Picture this: a pedalboard chock-full of effects under your feet. I’ll be dissecting that virtual pedalboard to help you craft your sound more quickly and efficiently.
Today, we’re looking at the humble compressor pedal. What does it do, how do I use it – and why the heck can’t I hear anything happening when I turn it on?
What is compression?
In simple terms, the change in volume from our quietest notes all the way up to the loudest transients we can produce is known as the dynamic range.
Compression, whether it’s in the form of a small pedal, a professional rack unit or a software plug-in on a computer, takes that dynamic range and reduces it.
Why do we do that?
Well, limiting the output signal level in comparison to the input is a good idea if you want to smooth off the peaks in your playing: it sounds professional to the ear.
Depending how much compression you apply, you can end up with anything from a subtle, almost unnoticeable difference to practically obliterating anything that resembles dynamics.
Okay, I've got a compression pedal. What do all those knobs do?
You can expect anything from a pedal with a one-control-does-all approach to a unit with as many knobs crammed on to one box as its electronics will allow. Let’s look at the different controls you may find and help you choose useful settings for each.
Input level governs the level of signal into the compressor circuit, which can affect the action of the compressor itself too. Pushing the gain up will hit the compressor threshold sooner.
Threshold is the level at which the compressor starts to affect the signal. Anything below this threshold will be left alone. Personally, I like to set this so that only the loudest transients are affected, taking into consideration that when the adrenaline starts to kick in on stage, I may dig in a little harder.
Ratio: expect a range between 1:1 and infinity, depending on the design. The ratio indicates how much signal change there is after the level exceeds the threshold. For example, a 2:1 ratio means that above the threshold, each 2dB rise in volume will result in a 1dB change in signal output. A typical fixed ratio on pedals is around 4:1.
Attack and Release controls: after you’ve exceeded the set threshold, the compressor takes hold, but using the Attack control it is possible to delay the onset of compression. That way, some initial attack can be heard at the front of the note. Conversely, Release sets the amount of time it takes for the compressor to return to normal after the signal has dropped below the threshold.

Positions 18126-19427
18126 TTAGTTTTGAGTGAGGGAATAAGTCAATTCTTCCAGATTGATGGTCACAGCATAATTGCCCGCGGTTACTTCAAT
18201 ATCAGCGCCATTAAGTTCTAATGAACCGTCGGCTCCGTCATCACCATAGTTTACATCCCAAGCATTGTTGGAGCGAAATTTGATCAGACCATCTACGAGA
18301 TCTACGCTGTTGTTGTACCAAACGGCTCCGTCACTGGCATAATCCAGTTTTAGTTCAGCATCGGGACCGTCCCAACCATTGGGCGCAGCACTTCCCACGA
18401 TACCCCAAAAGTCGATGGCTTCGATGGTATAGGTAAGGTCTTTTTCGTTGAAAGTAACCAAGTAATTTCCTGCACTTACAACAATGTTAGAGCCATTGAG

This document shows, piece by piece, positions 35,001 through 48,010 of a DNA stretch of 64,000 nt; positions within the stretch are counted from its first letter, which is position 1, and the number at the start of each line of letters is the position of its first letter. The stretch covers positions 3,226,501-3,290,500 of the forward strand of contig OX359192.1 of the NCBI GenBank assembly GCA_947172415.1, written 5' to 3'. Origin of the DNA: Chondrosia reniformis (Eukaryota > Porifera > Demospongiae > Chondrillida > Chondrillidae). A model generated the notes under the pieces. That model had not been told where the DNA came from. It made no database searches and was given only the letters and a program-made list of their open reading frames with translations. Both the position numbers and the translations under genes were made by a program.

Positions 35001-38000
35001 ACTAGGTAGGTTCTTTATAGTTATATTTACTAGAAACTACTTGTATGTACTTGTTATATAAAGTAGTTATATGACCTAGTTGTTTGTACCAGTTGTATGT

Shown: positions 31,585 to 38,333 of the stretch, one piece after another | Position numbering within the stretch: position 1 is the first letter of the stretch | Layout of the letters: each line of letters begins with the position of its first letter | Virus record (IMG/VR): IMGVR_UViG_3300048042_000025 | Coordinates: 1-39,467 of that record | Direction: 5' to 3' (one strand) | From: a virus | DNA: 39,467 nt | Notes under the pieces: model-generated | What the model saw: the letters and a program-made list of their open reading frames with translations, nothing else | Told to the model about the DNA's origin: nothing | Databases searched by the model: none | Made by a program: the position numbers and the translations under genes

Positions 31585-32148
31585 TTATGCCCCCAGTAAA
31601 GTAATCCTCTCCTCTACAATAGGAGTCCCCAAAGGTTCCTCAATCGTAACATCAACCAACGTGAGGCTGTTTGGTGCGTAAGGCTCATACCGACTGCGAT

I use these controls to allow some initial attack to take place, followed by a fairly fast release – unless I’m after a ‘bowed’ effect, in which case I select a fast attack and a slow release, with compression. Note that some compressors don’t make these parameters available for user settings, presetting them internally instead.
Make-up or Output Level: naturally, if you’re reducing the dynamic range, you may notice a drop in overall volume. In that case, ‘making up’ the level is often necessary. This comes with the interesting side effect of also turning up the volume of the quieter notes, which can be a very pleasing way to add punch: essentially, the quiet notes are raised closer to the compressed peaks.
Too much boost in make-up gain due to high compression raises the noise floor, however, which can make a compressor hissy or noisy. Beware!
Multi-Band is my favourite type of compression. When I first started playing bass, compressors were just what’s known as full-band. Nowadays it’s possible to divide up your frequency range into low, mid and high bands, rather than thinking of it as one source. This way you can essentially have three different compressors acting on your signal. The effect is almost transparent when it’s set up properly.
Setting up can be confusing at first in all of the above cases. If there’s a manual with your pedal, do read it, as it may have some recommended settings for you to try. I would recommend a less-is-more approach at first, and make sure you use the appropriate volume.
The settings you use on your compressor when you’re playing through a little practice amp will seldom reap results when you hit the practice room with the full Rig Of Doom!
My own secret weapon is known as New York-style compression, which blends a direct signal in with compressed sound. This may sound counter-intuitive, and it does require a slightly different approach to the settings, but as my compressor acts, it brings up the volume of quiet passages, while the presence of the direct signal allows for my transients to be left alone. This, in tandem with three-band compression, has been my secret weapon for over 20 years.